1) Exercise in the Cool of the Day
Even though the mercury does rise above 90-degrees in Asheville, low temperatures rarely remain above 70. Additionally, being 2000-feet above sea level helps reduce humidity, especially in the mornings and evenings. If your pet spends time exercising outdoors, take them out while temperatures are the coolest.
2) Provide Extra Shade and Water
If your dog or other pets will spend time outside during the day, make sure they have extra shade and plenty of cool fresh water. Pocket pets like guinea pigs and rabbits should spend most the day inside, and owners pay close attention to short nose dog breeds, including:
- Boston Terriers
3) Avoid Hot Cars
When a vehicle is parked with the engine off, temperatures can soar to well over 100-degrees in a matter of minutes even in the shade. This could prove deadly for your pets, regardless of their overall health conditions. If your pets are traveling with you, either leave the air conditioning running or bring them inside.
4) Watch for Signs of Heat Stroke
Since your dog, cat, or pocket pet is unable to tell you when they are too hot, it is vital you watch for the signs of heatstroke. Signs include:
- Excessive panting
- Vomiting and diarrhea
- Confused and unusual behavior
- Gums and tongue are redder than usual
- Refusal to walk or move
- Difficulty breathing
If you are too hot outside, chances are your pets are too hot as well. If your pets exhibit the signs of heatstroke, give us a call to help determine whether it is time to bring them to our animal hospital.
5) Protect Their Feet on Hot Surfaces
If you are walking your dog, make sure you avoid hot surfaces such as sun-drenched white sand, concrete, and asphalt. If you must walk them on surfaces susceptible to heat, the morning before the sun is high is the best time. Asphalt may hold its heat well into the late afternoon and early evening on, especially warm and sunny days. You may also provide your dog with covers for its paws.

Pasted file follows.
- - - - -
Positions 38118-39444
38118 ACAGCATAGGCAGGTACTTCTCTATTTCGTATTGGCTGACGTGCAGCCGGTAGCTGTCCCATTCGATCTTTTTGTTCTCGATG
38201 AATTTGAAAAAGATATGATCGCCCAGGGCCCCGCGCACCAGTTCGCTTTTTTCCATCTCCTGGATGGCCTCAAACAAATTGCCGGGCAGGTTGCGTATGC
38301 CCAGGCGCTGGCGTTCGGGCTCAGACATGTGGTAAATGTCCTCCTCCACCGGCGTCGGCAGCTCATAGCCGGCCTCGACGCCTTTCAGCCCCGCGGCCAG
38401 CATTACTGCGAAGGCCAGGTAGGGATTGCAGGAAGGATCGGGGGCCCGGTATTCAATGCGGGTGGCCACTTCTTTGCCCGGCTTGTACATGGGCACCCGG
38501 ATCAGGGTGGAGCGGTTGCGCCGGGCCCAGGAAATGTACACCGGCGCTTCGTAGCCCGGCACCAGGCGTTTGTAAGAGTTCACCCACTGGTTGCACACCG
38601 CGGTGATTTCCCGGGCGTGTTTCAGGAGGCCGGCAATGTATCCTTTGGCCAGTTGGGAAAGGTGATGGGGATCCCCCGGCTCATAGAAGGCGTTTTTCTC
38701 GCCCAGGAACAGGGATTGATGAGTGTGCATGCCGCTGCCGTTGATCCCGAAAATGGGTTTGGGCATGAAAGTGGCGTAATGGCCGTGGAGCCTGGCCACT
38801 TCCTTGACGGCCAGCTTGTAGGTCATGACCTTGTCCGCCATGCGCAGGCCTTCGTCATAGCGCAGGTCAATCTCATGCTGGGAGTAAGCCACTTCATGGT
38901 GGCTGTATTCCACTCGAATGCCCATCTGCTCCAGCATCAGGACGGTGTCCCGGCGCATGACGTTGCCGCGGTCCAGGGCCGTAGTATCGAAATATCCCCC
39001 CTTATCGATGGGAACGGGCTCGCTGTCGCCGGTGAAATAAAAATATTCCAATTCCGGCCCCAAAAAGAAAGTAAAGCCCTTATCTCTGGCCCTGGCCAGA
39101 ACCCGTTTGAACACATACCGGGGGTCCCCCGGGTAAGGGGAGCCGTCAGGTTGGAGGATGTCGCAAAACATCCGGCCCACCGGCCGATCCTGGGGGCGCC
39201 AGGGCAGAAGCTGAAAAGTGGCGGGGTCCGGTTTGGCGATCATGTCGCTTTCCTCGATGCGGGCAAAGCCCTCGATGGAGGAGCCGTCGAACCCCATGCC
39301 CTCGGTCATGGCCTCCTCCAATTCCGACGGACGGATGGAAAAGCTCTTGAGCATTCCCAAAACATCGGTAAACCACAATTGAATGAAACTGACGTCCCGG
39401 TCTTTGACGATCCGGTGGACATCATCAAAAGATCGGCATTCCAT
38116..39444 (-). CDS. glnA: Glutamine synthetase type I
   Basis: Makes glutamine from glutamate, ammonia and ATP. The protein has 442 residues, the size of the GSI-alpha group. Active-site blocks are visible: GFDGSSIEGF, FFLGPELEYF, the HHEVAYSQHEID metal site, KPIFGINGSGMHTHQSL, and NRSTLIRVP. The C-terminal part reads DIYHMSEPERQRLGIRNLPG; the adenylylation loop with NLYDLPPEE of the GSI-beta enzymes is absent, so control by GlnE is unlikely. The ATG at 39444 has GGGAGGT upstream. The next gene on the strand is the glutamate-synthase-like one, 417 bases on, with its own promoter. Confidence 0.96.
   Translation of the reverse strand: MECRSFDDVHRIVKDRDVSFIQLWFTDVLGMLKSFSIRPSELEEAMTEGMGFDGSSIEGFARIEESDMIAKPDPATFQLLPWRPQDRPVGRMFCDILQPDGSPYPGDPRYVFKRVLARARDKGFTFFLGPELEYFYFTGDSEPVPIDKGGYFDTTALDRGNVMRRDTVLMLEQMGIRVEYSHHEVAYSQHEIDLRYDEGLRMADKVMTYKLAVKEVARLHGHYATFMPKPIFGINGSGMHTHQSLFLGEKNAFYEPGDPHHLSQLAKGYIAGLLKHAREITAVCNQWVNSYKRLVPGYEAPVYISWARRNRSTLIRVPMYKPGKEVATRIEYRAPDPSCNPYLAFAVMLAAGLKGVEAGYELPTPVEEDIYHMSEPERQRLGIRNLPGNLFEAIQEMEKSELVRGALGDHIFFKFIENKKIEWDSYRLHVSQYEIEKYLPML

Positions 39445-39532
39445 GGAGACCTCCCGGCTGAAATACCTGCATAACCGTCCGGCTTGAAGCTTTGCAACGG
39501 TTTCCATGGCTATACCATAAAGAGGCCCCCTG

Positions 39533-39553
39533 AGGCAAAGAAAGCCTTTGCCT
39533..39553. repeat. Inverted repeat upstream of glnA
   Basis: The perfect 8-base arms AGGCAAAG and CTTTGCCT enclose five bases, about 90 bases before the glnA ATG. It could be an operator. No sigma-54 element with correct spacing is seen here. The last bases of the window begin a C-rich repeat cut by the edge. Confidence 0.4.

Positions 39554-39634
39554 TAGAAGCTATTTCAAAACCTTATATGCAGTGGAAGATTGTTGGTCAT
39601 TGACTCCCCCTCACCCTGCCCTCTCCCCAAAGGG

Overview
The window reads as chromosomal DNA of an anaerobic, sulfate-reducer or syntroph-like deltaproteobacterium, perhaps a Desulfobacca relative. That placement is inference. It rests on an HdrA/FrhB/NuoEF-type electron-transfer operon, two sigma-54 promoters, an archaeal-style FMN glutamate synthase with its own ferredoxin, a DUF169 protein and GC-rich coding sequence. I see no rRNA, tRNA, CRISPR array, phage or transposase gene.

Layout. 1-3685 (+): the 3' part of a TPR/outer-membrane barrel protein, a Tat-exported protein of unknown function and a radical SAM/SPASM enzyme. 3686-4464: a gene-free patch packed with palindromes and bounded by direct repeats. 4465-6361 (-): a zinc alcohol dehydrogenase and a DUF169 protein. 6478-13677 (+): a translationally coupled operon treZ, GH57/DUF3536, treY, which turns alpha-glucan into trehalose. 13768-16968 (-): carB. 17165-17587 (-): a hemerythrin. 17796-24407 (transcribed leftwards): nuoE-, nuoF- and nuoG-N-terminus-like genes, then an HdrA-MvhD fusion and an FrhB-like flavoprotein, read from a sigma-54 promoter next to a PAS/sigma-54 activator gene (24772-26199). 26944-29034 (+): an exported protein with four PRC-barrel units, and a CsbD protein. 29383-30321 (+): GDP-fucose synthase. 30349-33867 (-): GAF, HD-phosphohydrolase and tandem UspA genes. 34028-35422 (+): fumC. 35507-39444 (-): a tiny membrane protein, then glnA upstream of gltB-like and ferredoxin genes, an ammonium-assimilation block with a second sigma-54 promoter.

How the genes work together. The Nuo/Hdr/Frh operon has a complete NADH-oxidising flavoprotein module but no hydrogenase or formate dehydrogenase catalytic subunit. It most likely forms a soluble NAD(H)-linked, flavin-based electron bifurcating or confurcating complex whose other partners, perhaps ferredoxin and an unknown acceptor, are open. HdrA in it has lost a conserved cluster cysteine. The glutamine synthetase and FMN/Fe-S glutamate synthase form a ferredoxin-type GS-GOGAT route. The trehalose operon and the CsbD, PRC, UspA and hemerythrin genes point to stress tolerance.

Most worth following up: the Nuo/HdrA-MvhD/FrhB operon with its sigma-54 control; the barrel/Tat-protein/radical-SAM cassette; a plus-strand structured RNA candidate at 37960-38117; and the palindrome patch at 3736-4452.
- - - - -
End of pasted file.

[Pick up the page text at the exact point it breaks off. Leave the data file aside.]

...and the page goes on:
6) Take Precautions When Hiking
Hiking with dogs is an Asheville pastime. Depending on where your hike, the forests, and mountains could be significantly cooler than the valleys. Nevertheless, you will need to take precautions to reduce the chances of heatstroke.
- Know the expected temperatures where you are hiking.
- Avoid sunny hikes, especially those around large rocks. On the hottest day, you may choose a waterfall hike over the bedrock boulders in Dupont.
- Bring plenty of fresh water for you and your dog.
- Do not let your dog drink muddy, stagnant water.
- Know your dog’s physical limits. Do not hike farther than you’re willing to carry them back.
- Keep your dog on a leash. Most trails require dogs to be leashed, and your furry friend will be less likely to run and chase birds and rodents.
- Stay alert to changing weather conditions.
- Watch out for snakes.
7) Ask Your Veterinarian
If you have any question at all about whether your pets are too hot, do not hesitate to contact Avery Creek Pet Hospital. We are your trusted veterinarians in the Asheville area. We are familiar with the weather here and how it affects your pets. Schedule a wellness checkup for your dog, cat, or pocket pet today.